So, all three have passed the state test and have been issued real estate licenses; what makes a Realtor NAR Code of Ethics and Standards of Practice. They must also join their state’s Realtors Association. Why is that important? Well, that begs the question, “Is ethical behavior by the person that you are working with for your real estate transaction important to you?” The state Realtors Associations have processes that they follow to make sure that any unethical behavior by a Realtor is corrected and Realtors may be punished by fines for ethical lapses. Realtors all belong to some local real estate association, which requires that they be member of NAR and adhere to the NAR Code of Ethics.
more than just a real estate agent? A Realtor must join the National Association of Realtors (NAR) and must agree to abide by and be governed by the

The NAR Code of Ethics defines the duties and responsibilities that Realtors owe to their clients and to each other. Perhaps the most important concept embodied by the Code of Ethics is the Realtors’ fiduciary responsibility to the client. That means that the Realtor must put his/her clients’ interests above their own interests. Being a fiduciary for the client means that it is more important that the clients interests be protected than the Realtor worrying about his own interests, including his/her commission on the sale. It is that fiduciary responsibility that stock brokers have been fighting so hard against recently. Financial planners accepted some time ago that they owe their clients fiduciary responsibility and adopted practices to ensure that they do keep their clients’ interests first; but stock brokers are still looking out for number one, rather than their clients; so, they have successfully resisted accepting fiduciary responsibilities. Remember that when your broker calls you with that next “hot tip”. He is probably already counting the commission he will make on the sale, whether the stock is a star or a dog.   So the bottom line is that you should find a Realtor, not just a real estate agent, because that agent, like a stock broker, doesn’t owe you any fiduciary duty.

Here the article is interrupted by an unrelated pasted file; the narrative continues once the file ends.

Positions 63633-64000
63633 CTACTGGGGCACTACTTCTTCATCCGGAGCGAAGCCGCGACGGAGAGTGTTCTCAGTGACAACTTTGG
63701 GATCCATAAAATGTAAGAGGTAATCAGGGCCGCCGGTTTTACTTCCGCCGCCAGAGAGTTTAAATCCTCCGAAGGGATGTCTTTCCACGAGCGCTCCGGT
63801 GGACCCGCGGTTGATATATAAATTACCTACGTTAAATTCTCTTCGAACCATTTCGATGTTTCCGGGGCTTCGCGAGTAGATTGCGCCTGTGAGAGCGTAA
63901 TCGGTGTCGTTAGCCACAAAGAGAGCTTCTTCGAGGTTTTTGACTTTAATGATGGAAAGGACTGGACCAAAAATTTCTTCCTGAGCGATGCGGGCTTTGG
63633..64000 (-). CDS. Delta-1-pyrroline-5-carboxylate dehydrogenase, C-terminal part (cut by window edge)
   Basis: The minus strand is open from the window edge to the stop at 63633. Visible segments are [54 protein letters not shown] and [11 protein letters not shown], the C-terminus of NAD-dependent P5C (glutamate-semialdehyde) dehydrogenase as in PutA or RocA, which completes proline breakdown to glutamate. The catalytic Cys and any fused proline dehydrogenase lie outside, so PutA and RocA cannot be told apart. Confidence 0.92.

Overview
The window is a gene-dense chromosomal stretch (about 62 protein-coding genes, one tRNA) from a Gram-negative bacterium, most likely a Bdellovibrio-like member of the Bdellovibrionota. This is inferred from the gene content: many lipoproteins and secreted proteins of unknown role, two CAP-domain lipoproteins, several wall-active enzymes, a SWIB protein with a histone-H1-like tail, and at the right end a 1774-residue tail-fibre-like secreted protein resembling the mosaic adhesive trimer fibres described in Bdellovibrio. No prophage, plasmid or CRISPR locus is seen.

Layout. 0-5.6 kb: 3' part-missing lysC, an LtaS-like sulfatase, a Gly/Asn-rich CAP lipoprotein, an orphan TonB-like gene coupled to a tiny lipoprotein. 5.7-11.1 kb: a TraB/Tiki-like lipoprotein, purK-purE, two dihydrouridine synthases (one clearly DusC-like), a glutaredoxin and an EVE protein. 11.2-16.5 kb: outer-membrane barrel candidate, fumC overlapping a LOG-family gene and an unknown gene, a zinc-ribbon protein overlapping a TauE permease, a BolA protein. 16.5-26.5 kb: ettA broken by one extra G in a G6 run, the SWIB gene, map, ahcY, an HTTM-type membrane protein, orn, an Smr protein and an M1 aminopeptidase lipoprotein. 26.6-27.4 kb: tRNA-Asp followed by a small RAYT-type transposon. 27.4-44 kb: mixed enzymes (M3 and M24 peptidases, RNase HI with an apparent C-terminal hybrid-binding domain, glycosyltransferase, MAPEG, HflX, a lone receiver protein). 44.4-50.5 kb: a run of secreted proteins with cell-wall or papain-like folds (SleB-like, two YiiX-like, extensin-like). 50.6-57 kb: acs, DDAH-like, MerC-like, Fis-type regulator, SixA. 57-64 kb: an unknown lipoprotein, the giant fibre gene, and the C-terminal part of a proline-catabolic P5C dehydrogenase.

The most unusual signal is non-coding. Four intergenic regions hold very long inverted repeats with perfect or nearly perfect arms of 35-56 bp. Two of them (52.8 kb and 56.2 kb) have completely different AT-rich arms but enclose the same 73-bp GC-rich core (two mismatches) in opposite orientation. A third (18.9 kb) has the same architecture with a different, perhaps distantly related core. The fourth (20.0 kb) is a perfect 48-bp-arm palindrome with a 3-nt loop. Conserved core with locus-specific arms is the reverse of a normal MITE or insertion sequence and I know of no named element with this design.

It’s the Realtor’s job to help you through the whole real estate buying process; a process which starts well before visiting any of the houses that you saw on-line. So, just like the advice that I gave to the sellers in that series of posts, I always advise that you find a GOOD Realtor. That doesn’t mean just going with the sister of your best friend who happens to be in real estate or the guy that your uncle